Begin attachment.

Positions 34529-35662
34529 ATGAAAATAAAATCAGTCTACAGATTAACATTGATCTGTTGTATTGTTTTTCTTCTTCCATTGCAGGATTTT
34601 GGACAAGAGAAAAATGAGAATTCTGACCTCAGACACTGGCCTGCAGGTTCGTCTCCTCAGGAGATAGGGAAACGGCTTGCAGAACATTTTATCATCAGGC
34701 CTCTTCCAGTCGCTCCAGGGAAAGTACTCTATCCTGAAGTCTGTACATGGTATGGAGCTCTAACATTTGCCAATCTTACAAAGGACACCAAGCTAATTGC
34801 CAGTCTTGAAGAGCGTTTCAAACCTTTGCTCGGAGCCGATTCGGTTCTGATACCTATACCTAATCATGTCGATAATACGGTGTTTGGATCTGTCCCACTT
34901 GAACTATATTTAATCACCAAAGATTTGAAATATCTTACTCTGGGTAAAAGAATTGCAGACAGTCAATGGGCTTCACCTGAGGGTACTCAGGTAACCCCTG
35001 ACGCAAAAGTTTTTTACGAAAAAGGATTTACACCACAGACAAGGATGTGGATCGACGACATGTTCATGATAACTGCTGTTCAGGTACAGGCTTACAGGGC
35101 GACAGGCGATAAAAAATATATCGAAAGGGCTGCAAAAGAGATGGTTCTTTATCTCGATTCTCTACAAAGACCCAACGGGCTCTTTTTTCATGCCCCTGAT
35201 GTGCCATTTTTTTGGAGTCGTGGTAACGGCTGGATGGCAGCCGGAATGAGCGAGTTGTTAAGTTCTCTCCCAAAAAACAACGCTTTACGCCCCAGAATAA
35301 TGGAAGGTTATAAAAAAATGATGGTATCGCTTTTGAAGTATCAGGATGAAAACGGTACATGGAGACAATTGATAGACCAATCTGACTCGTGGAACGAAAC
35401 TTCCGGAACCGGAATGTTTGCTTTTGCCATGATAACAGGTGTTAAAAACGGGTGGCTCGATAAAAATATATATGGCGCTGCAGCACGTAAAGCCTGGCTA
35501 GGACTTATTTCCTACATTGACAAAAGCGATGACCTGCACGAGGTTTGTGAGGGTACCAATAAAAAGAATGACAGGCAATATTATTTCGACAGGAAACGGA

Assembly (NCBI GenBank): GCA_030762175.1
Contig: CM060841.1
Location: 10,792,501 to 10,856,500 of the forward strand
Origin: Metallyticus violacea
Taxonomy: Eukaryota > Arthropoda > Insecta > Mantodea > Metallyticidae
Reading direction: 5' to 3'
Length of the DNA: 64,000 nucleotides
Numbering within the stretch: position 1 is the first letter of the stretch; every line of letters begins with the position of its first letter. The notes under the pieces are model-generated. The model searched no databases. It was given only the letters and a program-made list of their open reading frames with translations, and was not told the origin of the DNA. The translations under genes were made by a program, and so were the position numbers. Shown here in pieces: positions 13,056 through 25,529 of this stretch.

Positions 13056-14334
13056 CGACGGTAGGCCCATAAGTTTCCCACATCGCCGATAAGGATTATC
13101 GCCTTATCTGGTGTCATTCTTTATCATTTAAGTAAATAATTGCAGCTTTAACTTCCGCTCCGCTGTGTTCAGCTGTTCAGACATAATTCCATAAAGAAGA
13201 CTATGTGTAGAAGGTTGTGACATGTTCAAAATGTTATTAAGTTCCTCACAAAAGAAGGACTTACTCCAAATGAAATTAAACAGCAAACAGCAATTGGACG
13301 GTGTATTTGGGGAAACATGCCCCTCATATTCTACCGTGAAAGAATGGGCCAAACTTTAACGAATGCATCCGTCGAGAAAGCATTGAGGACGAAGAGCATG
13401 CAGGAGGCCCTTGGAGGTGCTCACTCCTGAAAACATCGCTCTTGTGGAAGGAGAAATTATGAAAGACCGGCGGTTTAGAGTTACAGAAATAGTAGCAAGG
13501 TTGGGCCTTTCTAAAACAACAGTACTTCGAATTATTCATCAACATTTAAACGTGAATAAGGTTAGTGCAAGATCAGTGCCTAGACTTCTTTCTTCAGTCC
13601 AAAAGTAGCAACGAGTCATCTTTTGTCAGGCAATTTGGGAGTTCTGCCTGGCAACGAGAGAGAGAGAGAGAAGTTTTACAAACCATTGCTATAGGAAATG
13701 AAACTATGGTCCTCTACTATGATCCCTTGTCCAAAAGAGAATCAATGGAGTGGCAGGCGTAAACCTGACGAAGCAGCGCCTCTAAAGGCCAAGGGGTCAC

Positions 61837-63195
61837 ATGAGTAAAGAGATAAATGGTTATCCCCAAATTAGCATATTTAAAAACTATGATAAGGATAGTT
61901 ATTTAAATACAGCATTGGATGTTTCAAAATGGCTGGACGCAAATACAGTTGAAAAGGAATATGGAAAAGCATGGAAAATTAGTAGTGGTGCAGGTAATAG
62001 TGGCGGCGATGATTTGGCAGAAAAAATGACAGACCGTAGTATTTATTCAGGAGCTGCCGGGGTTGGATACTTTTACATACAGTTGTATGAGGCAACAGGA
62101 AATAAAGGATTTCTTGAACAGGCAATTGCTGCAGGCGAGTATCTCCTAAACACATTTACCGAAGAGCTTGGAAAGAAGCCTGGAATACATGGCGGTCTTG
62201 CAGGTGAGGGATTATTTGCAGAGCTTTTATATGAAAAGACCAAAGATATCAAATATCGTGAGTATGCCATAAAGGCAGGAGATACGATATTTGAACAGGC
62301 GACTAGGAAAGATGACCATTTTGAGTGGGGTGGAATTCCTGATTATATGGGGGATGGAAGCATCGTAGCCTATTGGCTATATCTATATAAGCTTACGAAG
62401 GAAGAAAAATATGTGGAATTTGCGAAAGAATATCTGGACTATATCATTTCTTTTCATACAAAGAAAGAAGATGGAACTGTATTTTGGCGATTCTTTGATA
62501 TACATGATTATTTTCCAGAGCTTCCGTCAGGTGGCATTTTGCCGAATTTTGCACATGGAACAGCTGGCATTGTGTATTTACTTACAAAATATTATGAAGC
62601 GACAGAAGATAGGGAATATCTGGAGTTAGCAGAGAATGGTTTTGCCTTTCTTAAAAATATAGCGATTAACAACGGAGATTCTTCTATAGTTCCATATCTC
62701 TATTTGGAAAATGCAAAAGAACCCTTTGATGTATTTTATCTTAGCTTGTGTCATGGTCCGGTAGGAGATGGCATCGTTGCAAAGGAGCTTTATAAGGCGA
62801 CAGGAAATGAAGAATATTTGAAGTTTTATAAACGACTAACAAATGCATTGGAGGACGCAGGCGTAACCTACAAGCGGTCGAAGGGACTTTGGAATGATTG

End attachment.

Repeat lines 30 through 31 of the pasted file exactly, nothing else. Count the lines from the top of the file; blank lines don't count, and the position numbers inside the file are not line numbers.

Positions 61837-63195
61837 ATGAGTAAAGAGATAAATGGTTATCCCCAAATTAGCATATTTAAAAACTATGATAAGGATAGTT